What Is Form 8282: Donee Information Return (Sale, Exchange, or Disposition of Donated Property)?
Form 8282: Donee Information Return (Sale, Exchange, or Disposition of Donated Property) is an IRS tax form used by donor organizations to report the sale or disposition of charitable deduction property—other than money and publicly traded securities—to both the IRS and to donors. Form 8282 is used by both the original organization and the successor organizations that received a piece of property (if the property is disposed of within three years of the original donation).
- Original and successor organizations that received a piece of property use Form 8282 if the property is disposed of within three years of the original donation.
- A donor organization is subject to a penalty if it neglects to file Form 8282 within 15 days of a donation, if it fails to include all necessary information on the filed form, or if the information provided on the form is inaccurate.
- There are two occasions when an organization does not need to file Form 8282.
Who Can File Form 8282: Donee Information Return (Sale, Exchange, or Disposition of Donated Property)?
Original donee and successor donee organizations must file Form 8282 if they sell, exchange, consume, or dispose of charitable deduction property (or any portion) within three years after the date the original donee received the property. The original donee is the first donee to or for which the donor gave the property. The successor donee is any donee of property other than the original donee.
The IRS considers charitable deduction property to be any donated property (with the exception of money and publicly traded securities) donated by the donor to one or more donee organizations if the claimed value exceeds $5,000 per item (or group of similar items).
The original donee is also required to sign Form 8283, Noncash Charitable Contributions, Section B Donated Property Over $5,000 (Except Certain Publicly Traded Securities), presented by the donor for charitable deduction property.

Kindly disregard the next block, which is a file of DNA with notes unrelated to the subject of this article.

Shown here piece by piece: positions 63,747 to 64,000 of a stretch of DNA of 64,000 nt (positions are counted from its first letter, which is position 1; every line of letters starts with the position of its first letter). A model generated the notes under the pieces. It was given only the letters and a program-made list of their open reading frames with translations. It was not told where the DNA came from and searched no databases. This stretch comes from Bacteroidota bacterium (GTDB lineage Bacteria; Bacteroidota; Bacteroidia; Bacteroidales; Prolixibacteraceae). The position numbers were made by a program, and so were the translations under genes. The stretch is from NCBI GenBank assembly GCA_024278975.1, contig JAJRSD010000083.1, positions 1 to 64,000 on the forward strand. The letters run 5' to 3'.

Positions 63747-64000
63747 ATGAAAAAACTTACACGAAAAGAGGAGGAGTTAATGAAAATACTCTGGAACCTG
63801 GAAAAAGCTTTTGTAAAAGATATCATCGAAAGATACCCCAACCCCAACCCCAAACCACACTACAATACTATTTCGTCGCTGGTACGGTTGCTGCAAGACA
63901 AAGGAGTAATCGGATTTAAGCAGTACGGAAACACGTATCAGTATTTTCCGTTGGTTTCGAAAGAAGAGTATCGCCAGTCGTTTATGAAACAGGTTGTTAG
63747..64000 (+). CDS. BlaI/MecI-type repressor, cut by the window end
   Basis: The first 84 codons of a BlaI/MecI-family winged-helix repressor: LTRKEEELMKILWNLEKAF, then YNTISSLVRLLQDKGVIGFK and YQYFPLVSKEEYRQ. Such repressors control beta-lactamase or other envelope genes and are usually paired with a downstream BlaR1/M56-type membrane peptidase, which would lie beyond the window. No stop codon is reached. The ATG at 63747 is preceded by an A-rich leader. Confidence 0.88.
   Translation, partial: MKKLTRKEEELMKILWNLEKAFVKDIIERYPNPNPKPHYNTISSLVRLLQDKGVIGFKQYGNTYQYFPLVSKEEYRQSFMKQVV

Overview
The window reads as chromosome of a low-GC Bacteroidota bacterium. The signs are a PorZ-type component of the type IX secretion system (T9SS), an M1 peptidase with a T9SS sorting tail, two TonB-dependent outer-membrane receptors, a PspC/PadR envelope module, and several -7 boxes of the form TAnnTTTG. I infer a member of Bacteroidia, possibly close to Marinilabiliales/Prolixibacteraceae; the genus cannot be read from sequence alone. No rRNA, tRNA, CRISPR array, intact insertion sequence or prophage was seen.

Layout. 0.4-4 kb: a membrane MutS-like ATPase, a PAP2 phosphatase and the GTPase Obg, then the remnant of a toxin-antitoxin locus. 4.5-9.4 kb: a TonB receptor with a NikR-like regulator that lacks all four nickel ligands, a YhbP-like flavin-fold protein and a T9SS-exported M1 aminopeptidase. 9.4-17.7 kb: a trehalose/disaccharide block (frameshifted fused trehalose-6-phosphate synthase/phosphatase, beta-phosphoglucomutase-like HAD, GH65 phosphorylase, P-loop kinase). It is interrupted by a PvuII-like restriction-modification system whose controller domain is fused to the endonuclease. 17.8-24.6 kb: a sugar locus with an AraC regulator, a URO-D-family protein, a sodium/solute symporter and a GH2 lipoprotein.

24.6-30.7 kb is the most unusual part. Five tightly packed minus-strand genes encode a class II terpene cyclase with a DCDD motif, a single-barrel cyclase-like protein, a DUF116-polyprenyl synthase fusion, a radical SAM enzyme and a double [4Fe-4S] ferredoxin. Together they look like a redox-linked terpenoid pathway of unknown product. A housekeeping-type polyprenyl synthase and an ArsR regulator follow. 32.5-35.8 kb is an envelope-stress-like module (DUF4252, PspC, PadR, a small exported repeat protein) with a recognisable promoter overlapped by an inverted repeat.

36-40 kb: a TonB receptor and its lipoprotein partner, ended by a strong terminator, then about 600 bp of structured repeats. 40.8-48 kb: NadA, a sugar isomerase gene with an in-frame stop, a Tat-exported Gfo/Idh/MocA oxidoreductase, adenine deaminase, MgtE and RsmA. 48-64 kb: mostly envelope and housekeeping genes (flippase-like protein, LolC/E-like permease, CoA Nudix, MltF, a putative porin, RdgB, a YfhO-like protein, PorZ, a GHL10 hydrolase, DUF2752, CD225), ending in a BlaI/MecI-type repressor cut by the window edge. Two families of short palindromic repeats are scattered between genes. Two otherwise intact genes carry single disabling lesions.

Exceptions for Form 8282: Donee Information Return (Sale, Exchange, or Disposition of Donated Property)
There are two occasions when an organization does not need to file Form 8282. The first occurs when the item being donated has an appraised value of less than $500. However, there is sometimes confusion about how to treat items that constitute a set, and whether they should be treated individually or collectively.
For example, an organization is donating four place settings of fine china with the same pattern. Each individual place setting has an appraised value of $300. So, given that the value of a place setting is below $500, does the donee have to provide a Form 8282 to the successive organization? The answer is yes. As the place settings have the same pattern and are being donated to the same recipient, they are considered a set, or one item with an appraised value of $1,200. Similarly, all shares of non-publicly traded stock are considered to be one item.
The second exception to filing a Form 8282 is if the donated items are disposed of or distributed in fulfilling an organization’s purpose as a tax-exempt entity. Examples include school supplies distributed by an education-related charity or medical supplies provided by a tax-exempt relief organization for disaster victims.
Form 8282 is available on the IRS website.
How to File Form 8282: Donee Information Return
The original organization that received the property (the original donee) must provide Form 8282 to the successor organization that is now receiving the property (the successor donee). The original donee must complete Identifying Information, Part I (lines 1a-1d and, if applicable, lines 2a-2d), and Part III. The successor donee must complete Identifying Information, Part I, Part II, and Part III.
A copy of Form 8283, which was signed by the donor at the time of the donation to the original organization, must also be provided within 15 days of the disposition. The successor organization must provide the original organization with a document outlining the date the transfer of property was received, and the original donor must be provided with a copy of Form 8282.
You should mail Form 8282 to this address: Department of Treasury, Internal Revenue Service Center, Ogden, UT 84201-0027.
A donor organization is subject to a penalty if it neglects to file Form 8282 within 15 days of a donation, if it fails to include all necessary information on the filed form, or if the information provided on the form is inaccurate. The penalty in these instances is generally $50 per form. Any donor organization that fraudulently identifies the exempt use of tangible personal property that was sold, exchanged, or otherwise disposed of is subject to a $10,000 fine.
If an organization sells or disposes of property in the form of a motor vehicle, boat, or airplane, it should refer to IRS Publication 526 for more information.